In the past week, we’ve all heard rumors of our most widely used social network charging for service, something about a timeline, and the possibility of streaming media content within Facebook. As with any change an organization makes, there will always be rumors and misinformation. So, if you’re still looking for answers to some of your most burning Facebook questions, I hope this post will help to clear things up.
What Changed on Facebook?
The question should really be: “What didn’t change on Facebook?” Last week, a new user interface was rolled out, not to mention, a few additional Facebook features. Here’s the scoop thanks to recap posts on Mashable, Inside Facebook, and several other tech news outlets:
• New Design: The new user interface launched prior to Facebook’s other announced changes, including a whole mess of new features, including a real-time updating feed, smart lists, a modified news feed, character limits, posting options, and some adjustments to the way photos and videos display. Love it or hate it, this new design is here to stay. As for a full recap of all of the new feature roll outs, Inside Facebook has some great posts tracking the changes.
• Subscribe Button: This was one of the first changes to roll out, and it’s an interesting feature for most users, as it allows for you to follow the public updates of others, regardless of whether you’re Facebook friends. Your subscriber numbers and the number of people you’re subscribed to will appear on your profile page, much like Twitter. If you’re looking to build influence or establish yourself as a thought leader, this feature can prove to be very useful.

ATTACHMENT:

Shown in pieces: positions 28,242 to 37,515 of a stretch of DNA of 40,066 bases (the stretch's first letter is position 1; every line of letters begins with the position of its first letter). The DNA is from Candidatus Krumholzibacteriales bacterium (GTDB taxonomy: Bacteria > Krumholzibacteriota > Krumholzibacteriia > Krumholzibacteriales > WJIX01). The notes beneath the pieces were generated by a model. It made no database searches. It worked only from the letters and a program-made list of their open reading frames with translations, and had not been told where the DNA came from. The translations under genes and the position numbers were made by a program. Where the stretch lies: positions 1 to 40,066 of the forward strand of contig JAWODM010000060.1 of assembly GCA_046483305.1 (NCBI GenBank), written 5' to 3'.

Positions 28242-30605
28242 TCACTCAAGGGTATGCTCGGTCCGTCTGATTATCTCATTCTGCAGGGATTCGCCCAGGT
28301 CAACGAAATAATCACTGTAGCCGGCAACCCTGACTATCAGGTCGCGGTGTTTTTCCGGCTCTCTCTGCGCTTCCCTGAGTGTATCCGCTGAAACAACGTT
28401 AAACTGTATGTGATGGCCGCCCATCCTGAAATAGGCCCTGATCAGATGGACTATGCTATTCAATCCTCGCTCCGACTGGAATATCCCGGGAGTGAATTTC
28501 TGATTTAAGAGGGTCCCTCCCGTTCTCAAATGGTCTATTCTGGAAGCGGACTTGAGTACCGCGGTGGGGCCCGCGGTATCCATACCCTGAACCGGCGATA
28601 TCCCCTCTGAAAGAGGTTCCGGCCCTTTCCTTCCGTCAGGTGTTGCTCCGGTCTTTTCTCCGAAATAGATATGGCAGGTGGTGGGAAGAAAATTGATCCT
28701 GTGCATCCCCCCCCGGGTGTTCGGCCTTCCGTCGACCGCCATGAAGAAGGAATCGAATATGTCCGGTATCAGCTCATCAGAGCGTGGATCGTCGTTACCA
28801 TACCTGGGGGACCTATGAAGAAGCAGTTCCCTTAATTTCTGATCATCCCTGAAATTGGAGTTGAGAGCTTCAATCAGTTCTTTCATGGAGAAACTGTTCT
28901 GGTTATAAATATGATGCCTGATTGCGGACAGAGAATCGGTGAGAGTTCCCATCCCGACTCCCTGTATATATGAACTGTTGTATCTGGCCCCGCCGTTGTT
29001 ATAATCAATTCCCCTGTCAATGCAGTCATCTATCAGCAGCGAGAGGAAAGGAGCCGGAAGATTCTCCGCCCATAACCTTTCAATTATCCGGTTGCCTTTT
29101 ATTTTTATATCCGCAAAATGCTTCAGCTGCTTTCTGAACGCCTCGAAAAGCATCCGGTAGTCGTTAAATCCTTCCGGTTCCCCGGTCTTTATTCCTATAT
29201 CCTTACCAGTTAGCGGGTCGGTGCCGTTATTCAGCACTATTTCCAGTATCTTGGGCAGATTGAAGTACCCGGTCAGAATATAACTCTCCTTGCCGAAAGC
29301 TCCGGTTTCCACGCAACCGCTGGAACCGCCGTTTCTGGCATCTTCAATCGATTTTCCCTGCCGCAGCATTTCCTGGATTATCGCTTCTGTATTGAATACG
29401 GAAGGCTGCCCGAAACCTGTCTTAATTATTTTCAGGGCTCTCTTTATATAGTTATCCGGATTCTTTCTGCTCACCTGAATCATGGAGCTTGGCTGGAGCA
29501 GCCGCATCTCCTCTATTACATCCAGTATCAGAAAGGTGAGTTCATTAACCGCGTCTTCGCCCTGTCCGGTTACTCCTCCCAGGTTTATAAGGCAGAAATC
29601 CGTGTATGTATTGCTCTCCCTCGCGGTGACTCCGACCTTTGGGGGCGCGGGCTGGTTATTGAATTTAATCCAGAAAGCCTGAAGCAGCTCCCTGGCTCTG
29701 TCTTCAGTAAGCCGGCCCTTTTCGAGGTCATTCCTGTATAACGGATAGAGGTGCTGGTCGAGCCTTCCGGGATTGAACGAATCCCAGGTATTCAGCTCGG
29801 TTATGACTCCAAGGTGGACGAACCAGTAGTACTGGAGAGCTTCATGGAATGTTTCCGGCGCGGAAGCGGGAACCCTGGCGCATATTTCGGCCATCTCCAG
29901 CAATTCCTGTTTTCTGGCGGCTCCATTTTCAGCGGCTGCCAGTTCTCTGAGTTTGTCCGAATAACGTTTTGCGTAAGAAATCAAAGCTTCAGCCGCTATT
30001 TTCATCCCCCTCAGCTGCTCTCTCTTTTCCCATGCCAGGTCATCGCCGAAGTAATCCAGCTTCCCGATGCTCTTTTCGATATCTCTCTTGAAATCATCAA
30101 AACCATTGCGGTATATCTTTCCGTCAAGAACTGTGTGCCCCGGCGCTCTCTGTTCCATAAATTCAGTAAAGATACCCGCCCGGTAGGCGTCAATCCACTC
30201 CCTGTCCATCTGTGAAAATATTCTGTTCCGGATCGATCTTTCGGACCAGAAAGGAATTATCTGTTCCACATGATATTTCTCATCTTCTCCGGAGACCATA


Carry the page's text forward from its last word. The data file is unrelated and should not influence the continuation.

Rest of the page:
• News Feed Control: With the new design, users now have more control than ever over their news feeds, therefore, businesses who use Facebook pages to connect with customers should be conscious of what’s posted. The News Feed now sorts information; putting updates that it feels are most relevant to you in the Top News section. Frequent activity or common interactions, like updates from FarmVille, are now sorted into a panel on the upper right, which updates in real time (kind of like a Twitter stream). This new panel is called the Ticker and it’s designed to keep all lightweight information separated from the news you’d rather see, like new photos or relationship status changes.
• Timeline: I’ve dedicated a whole other paragraph to Timeline because this is one of the most significant changes for all users. Scroll down for more info.